2 Scale plays a role in some endogenous growth models, by affecting the incentives to invest

    2

  • A distinct strand of the literature explicitly models a pre-industrial environ-

    ment, focusing on various aspects of Malthusian stagnation and on the transition

    from stagnation to growth. Some contributions invoke a reduced form effect of

    population on technological progress, without examining its micro-underpinning

    (Galor and Weil , 2000; Lucas, 2002; Hansen and Prescott, 2002). Others ex-

    plicitly model growth as an outcome of specialization, but without modeling the

    dynamic interplay between technology and population (Goodfriend and McDer-

    mott, 1995; Fishman and Simhon, 2002; Kelly, 1997). None address or explain

    the fact of technological regress.3

    This paper offers micro-foundations for the dynamics of technology in the

    pre-industrial world. It extends the applicability of ideas-based theories of

    growth to the epoch of human history preceding the Industrial Revolution,

    combining endogenous adoption of technology with endogenous population dy-

    namics. It thereby accounts for not just technological progress, but also for the

    unexamined phenomenon — from the viewpoint of the current literature — of

    technological regress.

    A central feature of the theory is that population growth engenders the en-

    dogenous adoption of techniques that facilitate the division of labor. Moreover,

    technological progress temporarily elevates the standard of living and induces

    population growth, thus driving income per capita back to the subsistence level.

    This positive feedback leads to convergence towards a Malthusian steady state,

    in which the division of labor is optimal for the endogenously determined pop-

    ulation size, while income per capita is at a subsistence level, allowing for pop-

    ulation replacement. On the path to the steady state, the positive feedback

    between population growth and the adoption of technology is restricted by the

    rate of technological progress, which is assumed to be an outcome of random

    discoveries.

    Within this framework, the key to understanding technological regress is to

    recognize that the distinction between technology and human capital was much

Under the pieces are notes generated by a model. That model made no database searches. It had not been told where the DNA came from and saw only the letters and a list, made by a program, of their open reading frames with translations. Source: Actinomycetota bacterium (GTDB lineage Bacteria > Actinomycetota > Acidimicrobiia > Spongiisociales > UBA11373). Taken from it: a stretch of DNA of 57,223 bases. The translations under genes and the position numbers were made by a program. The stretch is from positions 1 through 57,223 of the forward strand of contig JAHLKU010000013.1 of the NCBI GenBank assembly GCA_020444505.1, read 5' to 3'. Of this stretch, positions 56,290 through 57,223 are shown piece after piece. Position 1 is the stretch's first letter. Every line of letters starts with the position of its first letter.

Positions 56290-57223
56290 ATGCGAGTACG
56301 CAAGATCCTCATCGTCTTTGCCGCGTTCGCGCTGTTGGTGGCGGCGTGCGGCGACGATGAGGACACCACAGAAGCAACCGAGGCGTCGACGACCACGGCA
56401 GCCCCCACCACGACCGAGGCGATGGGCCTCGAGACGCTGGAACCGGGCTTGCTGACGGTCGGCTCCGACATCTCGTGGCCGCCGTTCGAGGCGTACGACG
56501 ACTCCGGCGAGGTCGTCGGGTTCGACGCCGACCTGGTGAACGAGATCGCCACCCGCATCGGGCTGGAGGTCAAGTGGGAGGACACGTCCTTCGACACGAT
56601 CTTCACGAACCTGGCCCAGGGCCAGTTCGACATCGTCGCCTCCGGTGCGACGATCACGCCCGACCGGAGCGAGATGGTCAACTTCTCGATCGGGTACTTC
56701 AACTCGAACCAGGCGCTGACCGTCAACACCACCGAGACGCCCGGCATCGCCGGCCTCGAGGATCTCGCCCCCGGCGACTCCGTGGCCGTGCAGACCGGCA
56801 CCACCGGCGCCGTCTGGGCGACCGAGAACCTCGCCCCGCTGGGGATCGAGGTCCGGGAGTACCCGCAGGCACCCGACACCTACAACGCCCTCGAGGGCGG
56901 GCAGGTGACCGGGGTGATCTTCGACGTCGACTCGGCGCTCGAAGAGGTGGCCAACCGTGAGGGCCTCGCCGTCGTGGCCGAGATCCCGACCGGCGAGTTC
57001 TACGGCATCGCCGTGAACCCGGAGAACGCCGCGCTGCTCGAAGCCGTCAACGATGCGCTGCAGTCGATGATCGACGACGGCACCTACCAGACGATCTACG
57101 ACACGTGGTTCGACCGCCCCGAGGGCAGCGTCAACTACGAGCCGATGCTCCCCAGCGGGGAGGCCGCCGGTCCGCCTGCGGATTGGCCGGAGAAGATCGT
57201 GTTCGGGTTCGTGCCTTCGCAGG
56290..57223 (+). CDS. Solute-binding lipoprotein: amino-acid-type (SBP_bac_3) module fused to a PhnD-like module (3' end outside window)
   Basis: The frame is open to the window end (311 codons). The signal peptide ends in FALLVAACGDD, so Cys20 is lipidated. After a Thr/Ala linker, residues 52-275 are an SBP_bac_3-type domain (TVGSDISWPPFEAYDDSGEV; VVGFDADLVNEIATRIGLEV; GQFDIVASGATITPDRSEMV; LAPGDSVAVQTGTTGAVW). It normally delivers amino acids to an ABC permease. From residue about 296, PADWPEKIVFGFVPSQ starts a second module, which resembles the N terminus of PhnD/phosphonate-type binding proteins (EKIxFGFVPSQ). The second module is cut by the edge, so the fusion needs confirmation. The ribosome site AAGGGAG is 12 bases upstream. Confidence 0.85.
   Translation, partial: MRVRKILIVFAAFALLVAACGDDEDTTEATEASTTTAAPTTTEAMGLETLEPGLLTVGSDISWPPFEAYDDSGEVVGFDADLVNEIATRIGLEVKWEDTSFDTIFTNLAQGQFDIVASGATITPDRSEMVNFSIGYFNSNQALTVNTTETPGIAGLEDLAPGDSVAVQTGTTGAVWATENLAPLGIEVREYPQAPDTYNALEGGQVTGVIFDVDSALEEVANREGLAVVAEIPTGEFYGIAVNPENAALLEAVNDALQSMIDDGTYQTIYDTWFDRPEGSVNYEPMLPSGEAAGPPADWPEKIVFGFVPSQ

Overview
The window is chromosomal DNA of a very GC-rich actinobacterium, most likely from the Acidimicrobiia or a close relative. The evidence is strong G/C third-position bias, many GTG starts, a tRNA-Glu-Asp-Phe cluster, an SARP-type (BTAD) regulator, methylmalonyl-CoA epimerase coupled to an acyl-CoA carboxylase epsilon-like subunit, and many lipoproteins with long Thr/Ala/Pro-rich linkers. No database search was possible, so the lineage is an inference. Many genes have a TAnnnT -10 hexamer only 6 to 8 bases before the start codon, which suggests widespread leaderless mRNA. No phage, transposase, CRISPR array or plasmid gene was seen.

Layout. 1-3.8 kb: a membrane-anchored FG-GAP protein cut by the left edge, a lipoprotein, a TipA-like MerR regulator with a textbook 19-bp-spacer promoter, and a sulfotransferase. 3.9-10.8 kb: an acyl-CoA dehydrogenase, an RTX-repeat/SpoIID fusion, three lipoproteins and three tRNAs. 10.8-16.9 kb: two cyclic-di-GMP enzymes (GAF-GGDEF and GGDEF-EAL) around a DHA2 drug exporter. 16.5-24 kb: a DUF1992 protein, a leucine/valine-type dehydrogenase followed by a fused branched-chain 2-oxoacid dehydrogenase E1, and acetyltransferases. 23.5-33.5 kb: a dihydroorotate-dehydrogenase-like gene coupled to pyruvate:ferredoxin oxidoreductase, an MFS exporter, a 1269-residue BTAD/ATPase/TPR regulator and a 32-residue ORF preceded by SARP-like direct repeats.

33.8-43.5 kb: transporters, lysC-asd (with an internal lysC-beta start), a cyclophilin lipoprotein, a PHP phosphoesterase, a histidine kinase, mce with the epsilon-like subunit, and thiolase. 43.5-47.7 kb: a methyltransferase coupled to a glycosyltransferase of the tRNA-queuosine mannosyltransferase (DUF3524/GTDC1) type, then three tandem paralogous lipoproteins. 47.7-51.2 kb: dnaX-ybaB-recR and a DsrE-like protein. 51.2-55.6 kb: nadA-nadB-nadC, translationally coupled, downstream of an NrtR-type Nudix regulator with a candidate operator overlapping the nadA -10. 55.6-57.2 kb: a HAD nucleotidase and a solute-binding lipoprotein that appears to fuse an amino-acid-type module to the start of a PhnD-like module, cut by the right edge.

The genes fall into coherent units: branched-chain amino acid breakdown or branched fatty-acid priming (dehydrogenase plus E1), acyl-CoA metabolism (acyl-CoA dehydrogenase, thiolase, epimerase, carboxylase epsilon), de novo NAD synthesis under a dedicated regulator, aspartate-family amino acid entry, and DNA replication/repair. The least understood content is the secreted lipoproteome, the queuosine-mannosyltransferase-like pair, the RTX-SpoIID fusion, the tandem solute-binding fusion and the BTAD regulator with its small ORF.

less clear cut in pre-industrial times than it is today. In modern societies it

    is feasible and often useful to treat the two as conceptually different. Human

    capital is inherently linked to the human body, whereas technological knowl-

    in R&D. However, the balanced growth paths typically predicted by endogenous growth mod- els are incompatible with the Malthusian world. Moreover, the feedback from technological progress to the evolution of population is (as a rule) not addressed in the endogenous growth literature. Evidence, surveyed below, suggests that prior to industrialization, in the context of a Malthusian world, the evolution of technology and population dynamics are highly related.

    3This literature is comprehensively surveyed by Galor (2005). In addition to those men- tioned above, notable contributions include Kremer (1993), Doepke (2002), Galor and Moav (2002), de la Croix and Doepke (2003), Lagerlöf (2003), Hazan and Zoabi (2004), Cervellati and Sunde (2005).

    3

  • edge - “blueprints” - can be stored outside humans, in computers and books.

    But before the advent of the printing press and widespread literacy, technolog-

    ical knowledge would have to be embodied primarily in humans, and actively

    transmitted across generations in order to be preserved in society. This opens

    the possibility of technological regress. A transient negative shock to aggregate

    demand or supply, caused by a shock to population size or land productivity,

    would induce the neglect of techniques rendered temporarily unprofitable. How-

    ever, techniques that were not transmitted to succeeding generations would be

    lost. The stock of technology would not immediately return to its former size

    when the shock passed. It would have regressed, to recover over time only as

    old techniques were rediscovered, or new techniques invented.

    Numerous instances of lost knowledge and technological regress are to be

    found in the historical record. One example concerns a material that is ubiq-

    uitous in construction work to this day: cement. This technology embodies

    millennia of gradual improvements made by several civilizations. The ancient

    Egyptians used mortars of lime to build the pyramids, and the Chinese to build

    the Great Wall. Many improvements were made in cementitious compounds

    during the civilization of classical Greece. A high point in this i